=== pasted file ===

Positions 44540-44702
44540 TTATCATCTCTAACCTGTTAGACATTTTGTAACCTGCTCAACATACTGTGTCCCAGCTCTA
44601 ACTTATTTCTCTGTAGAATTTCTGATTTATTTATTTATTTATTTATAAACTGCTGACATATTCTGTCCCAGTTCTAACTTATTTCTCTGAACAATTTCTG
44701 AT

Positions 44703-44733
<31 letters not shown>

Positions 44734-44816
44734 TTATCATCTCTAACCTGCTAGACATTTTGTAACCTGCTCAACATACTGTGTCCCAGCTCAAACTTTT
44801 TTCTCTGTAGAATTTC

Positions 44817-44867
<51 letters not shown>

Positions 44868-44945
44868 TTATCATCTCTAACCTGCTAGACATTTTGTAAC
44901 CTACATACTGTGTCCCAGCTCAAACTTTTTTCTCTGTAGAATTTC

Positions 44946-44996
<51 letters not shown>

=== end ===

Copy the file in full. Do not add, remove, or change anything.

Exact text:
Positions 44540-44702
44540 TTATCATCTCTAACCTGTTAGACATTTTGTAACCTGCTCAACATACTGTGTCCCAGCTCTA
44601 ACTTATTTCTCTGTAGAATTTCTGATTTATTTATTTATTTATTTATAAACTGCTGACATATTCTGTCCCAGTTCTAACTTATTTCTCTGAACAATTTCTG
44701 AT

Positions 44703-44733
<31 letters not shown>

Positions 44734-44816
44734 TTATCATCTCTAACCTGCTAGACATTTTGTAACCTGCTCAACATACTGTGTCCCAGCTCAAACTTTT
44801 TTCTCTGTAGAATTTC

Positions 44817-44867
<51 letters not shown>

Positions 44868-44945
44868 TTATCATCTCTAACCTGCTAGACATTTTGTAAC
44901 CTACATACTGTGTCCCAGCTCAAACTTTTTTCTCTGTAGAATTTC

Positions 44946-44996
<51 letters not shown>